The Simplicity of the Software-Defined Network

This blog post is an excerpt from GovLoop’s recent guide, Forecasting the Cloud: Eight Ways the Technology is Changing Government. To download the full guide, head here.

Today, the public sector is seeking solutions to its networking challenges. Organizations want their networks to adjust and respond dynamically, based on their policies, and they want those policies to be automated so that they can reduce the manual work and personnel cost of running these networks.

Public sector IT also needs to quickly deploy and run new applications within and on top of their networks so that they can deliver results to citizens. And they want to do this in a way that allows them to introduce these new capabilities without disrupting their mission.

The software-defined network (SDN) is a solution to these challenges. But as popular as it’s been lately, it’s still somewhat shrouded in misconception. To demystify the topic, GovLoop sat down with Scott Ormiston, Director of Solutions Architecture, Business Development at Affigent, and Andy Ramsey, Account Manager at Juniper Networks, to discuss SDN’s benefits for the public sector – and how you can implement an SDN at your organization.

“The software defined network at a high level is the ability to enable automation of applications in the network,” Ormiston explained. “It allows the applications to become mobile, and to be available where the user needs them by enabling integration between changes at the application level. So it’s really about providing automation and simplifying the provision of new capabilities and new applications.”

Ramsey added that one of the reasons the SDN is helpful to the public sector is that today the public sector needs to do more with less – and the SDN helps them do that with the automation of workflows.

“Today, many workflows are being done manually by various teams: the applications teams, the system administrator teams, the network teams, and the security teams,” Ramsey said. “So, turning up new services or changing services requires a lot of manual complex interactions between different teams, which inhibits the ability for turning up and changing those new services. The SDN takes on many of these tasks and frees up your team to focus on other mission-critical projects.”

Another benefit in using an SDN? It’s all about the simplicity, said Ormiston.

According to Ormiston, SDN enables simplicity for both the end user and the network administrators in different ways.

“The SDN simplifies things for the end user by making locations irrelevant,” he said. “They no longer have to worry about where’s the datacenter or storage located, or where are servers that can handle my workload.”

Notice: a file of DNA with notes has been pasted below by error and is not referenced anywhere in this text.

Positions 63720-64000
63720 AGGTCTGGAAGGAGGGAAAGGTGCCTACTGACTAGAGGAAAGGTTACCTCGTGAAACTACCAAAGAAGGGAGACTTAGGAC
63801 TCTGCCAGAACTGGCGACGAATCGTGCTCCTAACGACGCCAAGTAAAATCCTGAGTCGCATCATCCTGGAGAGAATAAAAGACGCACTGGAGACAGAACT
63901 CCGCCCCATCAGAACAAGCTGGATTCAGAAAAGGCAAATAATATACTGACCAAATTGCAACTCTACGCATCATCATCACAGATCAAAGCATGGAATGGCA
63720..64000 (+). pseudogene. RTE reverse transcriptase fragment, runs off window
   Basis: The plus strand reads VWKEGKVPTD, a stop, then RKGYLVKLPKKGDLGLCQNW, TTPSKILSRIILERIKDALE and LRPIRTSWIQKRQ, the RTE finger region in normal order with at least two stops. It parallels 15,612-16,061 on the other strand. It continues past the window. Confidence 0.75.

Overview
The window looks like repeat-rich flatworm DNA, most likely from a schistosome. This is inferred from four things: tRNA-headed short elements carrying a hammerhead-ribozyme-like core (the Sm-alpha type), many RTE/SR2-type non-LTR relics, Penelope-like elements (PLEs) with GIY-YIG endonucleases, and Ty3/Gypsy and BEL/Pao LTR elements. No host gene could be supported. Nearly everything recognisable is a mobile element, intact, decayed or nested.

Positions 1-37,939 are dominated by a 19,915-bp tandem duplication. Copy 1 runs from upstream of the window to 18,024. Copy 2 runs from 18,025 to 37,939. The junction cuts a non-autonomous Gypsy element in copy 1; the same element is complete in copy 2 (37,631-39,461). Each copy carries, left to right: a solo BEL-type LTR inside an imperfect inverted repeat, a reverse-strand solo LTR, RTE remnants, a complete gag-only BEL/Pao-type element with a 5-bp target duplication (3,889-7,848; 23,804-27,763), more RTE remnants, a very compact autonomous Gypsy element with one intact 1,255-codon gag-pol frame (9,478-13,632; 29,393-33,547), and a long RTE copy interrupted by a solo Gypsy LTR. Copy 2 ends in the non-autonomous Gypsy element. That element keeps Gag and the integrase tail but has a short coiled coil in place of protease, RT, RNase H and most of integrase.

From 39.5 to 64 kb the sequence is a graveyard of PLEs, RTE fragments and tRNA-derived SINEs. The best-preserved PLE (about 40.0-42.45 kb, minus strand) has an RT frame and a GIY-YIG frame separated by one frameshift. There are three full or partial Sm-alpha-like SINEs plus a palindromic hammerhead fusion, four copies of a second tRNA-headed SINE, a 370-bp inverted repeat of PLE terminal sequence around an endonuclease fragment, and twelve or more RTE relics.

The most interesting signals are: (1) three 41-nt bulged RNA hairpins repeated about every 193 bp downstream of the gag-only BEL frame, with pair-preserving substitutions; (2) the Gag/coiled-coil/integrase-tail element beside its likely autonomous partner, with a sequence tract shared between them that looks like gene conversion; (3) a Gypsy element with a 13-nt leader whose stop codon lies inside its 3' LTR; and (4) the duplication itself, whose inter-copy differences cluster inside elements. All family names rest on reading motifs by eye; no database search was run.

As for the network administrations, SDN simplifies their job significantly from the standpoint of what they’re doing today where they have to constantly adjust the network to changes based on customer needs.

“Imagine someone running a network that covers 50 or one hundred sites, which would be a small agency in the U.S. government. If they make a change to the back of the network and the customer needs to make a certain server set in the datacenter available to all the remote offices, they may have to log into 50 or one hundred network devices, and make manual configuration changes,” explained Ormiston. “ Today you can simplify that workload significantly by automating with SDN.”

If you’re getting ready to make the switch to an SDN, Ramsey and Ormiston said there are three critical steps you need to first take.

A good logical first step, Ramsey explained, is to enable Ethernet VPNs at the Datacenter Interconnects.

“EVPN supports virtual machine mobility between datacenters and provides a great deal of automation by itself. It understands when a virtualized application is born or if it moves, and can provide that intelligence out to the entire network via standard protocols. It’s also very helpful for stitching the existing environment to new environments based on SDN,” Ramsey said.

Ormiston added on: “Step two is to assess what you have and what you want to accomplish, and then pick the solution that’s the best fit for you.

The third step is to deploy it in a systematic fashion, making sure your people are trained and have the expertise so that they can take advantage of the new technology you’re delivering.”

Ramsey offered this final piece of advice: “You may not think you’re ready for SDN today but you should be, at the very least, incorporating automation capability and the ability to integrate with orchestration tools into your technology selection process.”


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